Gulf airport growth
Abu Dhabi International
Total traffic for 2016 reached 24.4 million passengers, a 5.1 per cent increase on 2015’s figures. The most popular destination was Mumbai, which saw a 26 per cent rise in passengers when comparing June in 2016 with June 2015. Etihad placed its A380 on the route in May. The new Midfield Terminal, until recently slated for completion this year, has now been delayed by two years – a blow since when complete it will increase the airport’s capacity by 30 million passengers per year.
The world’s top airport in terms of international passenger traffic and number three for total passenger traffic (as reported by Airports Council International). Traffic reached 83.6 million passengers in 2016, up 7.2 per cent on 2015, with the top five countries in terms of total passenger volume being India, Saudi Arabia, the UK, Pakistan and the US. Ten new A380 stands are due to be added at Concourse C by the end of 2018, taking the overall figure to almost 50, as part of a project to increase the airport’s capacity to nearly 120 million passengers by 2023.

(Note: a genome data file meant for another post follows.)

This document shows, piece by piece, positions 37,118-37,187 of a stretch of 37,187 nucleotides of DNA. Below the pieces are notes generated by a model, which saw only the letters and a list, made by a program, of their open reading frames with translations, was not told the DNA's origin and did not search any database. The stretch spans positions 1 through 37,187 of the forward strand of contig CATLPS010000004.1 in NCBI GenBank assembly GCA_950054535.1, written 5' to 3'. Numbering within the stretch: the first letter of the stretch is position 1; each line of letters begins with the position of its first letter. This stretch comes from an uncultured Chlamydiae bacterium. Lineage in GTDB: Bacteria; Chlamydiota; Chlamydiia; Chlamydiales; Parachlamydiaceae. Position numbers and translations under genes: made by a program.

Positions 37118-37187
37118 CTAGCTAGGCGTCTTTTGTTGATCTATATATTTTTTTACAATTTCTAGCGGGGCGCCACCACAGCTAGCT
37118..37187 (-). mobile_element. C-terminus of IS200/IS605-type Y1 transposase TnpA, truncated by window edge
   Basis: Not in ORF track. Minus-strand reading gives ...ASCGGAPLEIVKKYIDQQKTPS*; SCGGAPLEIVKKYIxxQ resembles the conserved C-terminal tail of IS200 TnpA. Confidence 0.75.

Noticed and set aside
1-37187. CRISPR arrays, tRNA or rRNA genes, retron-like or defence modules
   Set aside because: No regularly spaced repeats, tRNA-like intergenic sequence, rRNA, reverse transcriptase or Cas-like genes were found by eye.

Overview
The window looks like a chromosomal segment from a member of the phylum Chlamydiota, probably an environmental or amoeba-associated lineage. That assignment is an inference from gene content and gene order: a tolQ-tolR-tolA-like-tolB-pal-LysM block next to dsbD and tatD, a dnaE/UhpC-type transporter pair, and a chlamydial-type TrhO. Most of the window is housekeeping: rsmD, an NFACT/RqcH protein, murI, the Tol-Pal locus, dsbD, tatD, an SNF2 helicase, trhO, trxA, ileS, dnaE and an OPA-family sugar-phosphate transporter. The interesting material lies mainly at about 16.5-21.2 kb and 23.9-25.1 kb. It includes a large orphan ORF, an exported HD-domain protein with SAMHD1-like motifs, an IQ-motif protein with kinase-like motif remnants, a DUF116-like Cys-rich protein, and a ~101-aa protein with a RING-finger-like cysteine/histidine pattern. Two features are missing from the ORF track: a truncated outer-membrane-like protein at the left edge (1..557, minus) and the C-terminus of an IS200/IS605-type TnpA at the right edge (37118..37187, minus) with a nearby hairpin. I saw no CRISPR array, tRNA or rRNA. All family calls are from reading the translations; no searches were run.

Dubai World Central
Passenger traffic at Dubai’s second airport increased by 84.5 per cent during 2016 to 850,633 passengers, mainly driven by Flydubai, which, in addition to its operations at Dubai International, operates 35 weekly flights to five destinations from DWC. The airport is served by 27 passenger carriers, operating an average of 108 flights weekly to 44 international destinations.
Hamad International, Qatar
The airport served 37.3 million passengers in 2016, a growth of 20.5 per cent on the previous year, with the top routes being Dubai, London, Bangkok, Bahrain and Colombo. It has two dual-capacity runways (used for take-offs and landings at the same time), an airside hotel, two airside squash courts, a gym, a 25-metre pool and a spa. Last year eight more gates were opened in concourses D and E (bringing the total to 41 gates), 130,000 sqm of extra space was added, and Qatar Airways connected Doha to 14 new destinations through the airport.